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Harry Cassin
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Thomas Fox
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Practice Note: How Bio-Rad’s old FCPA settlement became a ‘risk factor’

You would expect investors to be pleased and optimist when their company resolves an FCPA case by paying relatively moderate penalties and landing a DOJ non-prosecution agreement.

Good news, the dark cloud is gone.

But one company thinks investors should also be concerned.

Bio-Rad Laboratories is warning about the risks created by its 2014 FCPA settlement.

The California-based life science company said in the “Risk Factors” section of an SEC filing last week:

Our settlement with government agencies in connection with violations by us of the U.S. Foreign Corrupt Practices Act could have a material adverse effect on our business, results of operations and financial condition.

Bio-Rad paid the DOJ and SEC $55 million to settle FCPA offenses after subsidiaries made improper payments to foreign officials in Russia, Vietnam, and Thailand to win business.

But it’s what happened after that settlement, and what could still happen, that Bio-Rad is warning about.

In last week’s SEC filing, Bio-Rad said other countries and third parties might launch investigations based on allegations and admissions in the U.S. settlement and its non-prosecution agreement (pdf).

There’s more.

Bio-Rad said many of its big international customers are “government agencies or state-owned or state-controlled universities, hospitals and laboratories.”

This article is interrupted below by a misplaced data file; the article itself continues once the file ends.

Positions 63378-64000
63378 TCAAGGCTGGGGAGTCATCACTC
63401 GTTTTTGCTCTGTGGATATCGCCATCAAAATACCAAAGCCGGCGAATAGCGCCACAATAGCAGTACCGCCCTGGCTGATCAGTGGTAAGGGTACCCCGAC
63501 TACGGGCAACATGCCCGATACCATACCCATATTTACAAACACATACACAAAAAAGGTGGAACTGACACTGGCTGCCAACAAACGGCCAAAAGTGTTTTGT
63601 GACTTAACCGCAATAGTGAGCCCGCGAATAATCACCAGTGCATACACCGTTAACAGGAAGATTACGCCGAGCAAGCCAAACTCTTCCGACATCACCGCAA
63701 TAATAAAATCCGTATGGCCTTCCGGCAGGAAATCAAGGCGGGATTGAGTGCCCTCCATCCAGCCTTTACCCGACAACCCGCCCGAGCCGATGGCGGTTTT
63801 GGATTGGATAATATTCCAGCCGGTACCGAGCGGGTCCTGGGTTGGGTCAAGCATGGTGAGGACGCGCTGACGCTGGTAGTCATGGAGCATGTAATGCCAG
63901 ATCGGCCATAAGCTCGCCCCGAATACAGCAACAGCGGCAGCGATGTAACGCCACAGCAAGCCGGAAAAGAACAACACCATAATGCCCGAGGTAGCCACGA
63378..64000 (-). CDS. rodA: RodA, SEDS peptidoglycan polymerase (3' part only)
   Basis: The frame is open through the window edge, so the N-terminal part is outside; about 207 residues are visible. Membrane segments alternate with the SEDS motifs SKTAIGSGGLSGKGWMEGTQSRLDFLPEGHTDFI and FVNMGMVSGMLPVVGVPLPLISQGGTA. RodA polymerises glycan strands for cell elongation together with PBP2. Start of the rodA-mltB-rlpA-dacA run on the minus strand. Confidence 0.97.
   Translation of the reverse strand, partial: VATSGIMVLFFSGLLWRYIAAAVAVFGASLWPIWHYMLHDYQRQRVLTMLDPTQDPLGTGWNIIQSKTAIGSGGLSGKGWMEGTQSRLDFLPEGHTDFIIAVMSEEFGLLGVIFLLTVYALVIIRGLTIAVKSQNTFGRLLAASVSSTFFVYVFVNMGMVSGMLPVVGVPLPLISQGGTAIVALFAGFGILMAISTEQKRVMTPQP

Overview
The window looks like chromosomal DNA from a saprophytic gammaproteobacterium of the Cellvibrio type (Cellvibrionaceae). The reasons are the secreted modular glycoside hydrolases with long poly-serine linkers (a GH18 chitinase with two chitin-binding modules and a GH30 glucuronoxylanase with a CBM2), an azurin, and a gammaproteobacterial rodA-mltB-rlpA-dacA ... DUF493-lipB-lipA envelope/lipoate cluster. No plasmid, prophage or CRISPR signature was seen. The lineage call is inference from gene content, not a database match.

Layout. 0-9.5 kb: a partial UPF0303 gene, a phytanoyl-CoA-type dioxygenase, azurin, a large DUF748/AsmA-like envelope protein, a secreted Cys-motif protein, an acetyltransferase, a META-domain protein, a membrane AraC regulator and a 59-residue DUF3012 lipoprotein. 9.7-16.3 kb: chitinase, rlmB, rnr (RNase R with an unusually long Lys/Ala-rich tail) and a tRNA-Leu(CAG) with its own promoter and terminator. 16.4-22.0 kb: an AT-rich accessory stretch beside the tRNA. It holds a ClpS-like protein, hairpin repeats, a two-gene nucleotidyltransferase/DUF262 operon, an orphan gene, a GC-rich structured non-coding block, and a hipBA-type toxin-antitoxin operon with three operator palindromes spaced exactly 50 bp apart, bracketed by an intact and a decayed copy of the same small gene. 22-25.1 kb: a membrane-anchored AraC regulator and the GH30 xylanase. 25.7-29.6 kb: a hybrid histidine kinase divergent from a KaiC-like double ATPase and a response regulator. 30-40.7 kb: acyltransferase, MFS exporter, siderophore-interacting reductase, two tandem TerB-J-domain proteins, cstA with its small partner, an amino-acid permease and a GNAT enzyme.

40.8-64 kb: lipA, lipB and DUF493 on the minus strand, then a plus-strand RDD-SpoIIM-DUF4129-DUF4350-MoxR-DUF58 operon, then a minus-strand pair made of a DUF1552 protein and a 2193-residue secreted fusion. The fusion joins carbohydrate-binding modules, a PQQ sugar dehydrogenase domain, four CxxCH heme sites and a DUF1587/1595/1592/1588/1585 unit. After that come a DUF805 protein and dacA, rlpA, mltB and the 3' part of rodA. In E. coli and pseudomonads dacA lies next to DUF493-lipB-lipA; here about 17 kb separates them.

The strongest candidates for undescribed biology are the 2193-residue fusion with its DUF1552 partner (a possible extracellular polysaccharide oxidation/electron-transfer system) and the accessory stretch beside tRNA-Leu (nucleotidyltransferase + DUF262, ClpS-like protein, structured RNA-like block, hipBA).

The risk, the company said, is that. . . .

The disclosure of the NPA and the SEC Order could harm our reputation with these customers, which could materially adversely affect our business, results of operations and financial condition.

There have already been some third-party claims that Bio-Rad warned about.

On January 23, 2015, the City of Riviera Beach General Employees’ Retirement System filed a shareholder derivative lawsuit in the Superior Court of California, Contra Costa County, against three of our then current directors and one former director. We were also named as a nominal defendant.

 That case was stayed pending mediation, the company said.

And then,

On August 13, 2015 and August 18, 2015, respectively, each of International Brotherhood of Electrical Workers Local 38 Pension Fund and Wayne County Employees’ Retirement System filed a stockholder derivative complaint in the Delaware Court of Chancery against four of our then current directors and one former director. We were named as a nominal defendant in the complaints.

The two Delaware lawsuits were consolidated and also stayed pending mediation, Bio-Rad said.

And finally,

On May 27, 2015, our former general counsel, Sanford S. Wadler, filed a lawsuit in the U.S. District Court, Northern District of California, against us and four of our then current directors and one former director. The plaintiff’s suit alleged whistleblower retaliation in violation of the Sarbanes-Oxley Act and the Dodd-Frank Act for raising FCPA-related concerns.

At trial, Bio-Rad said, “Wadler was awarded $10.92 million, plus prejudgment interest of $141,608, post-judgment interest, and . . . litigation costs, expert witness fees, and reasonable attorneys’ fees as approved by the Court.”

After the jury trial, Bio-Rad also agreed to pay Wadler $3.5 million in lawyers fees and other costs.

Bio-Rad’s Form 10-K filed with the SEC on May 8, 2017 is here (pdf).


Richard L. Cassin is the publisher and editor of the FCPA Blog.

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1 Comment

  1. Thanks for this very important posting.

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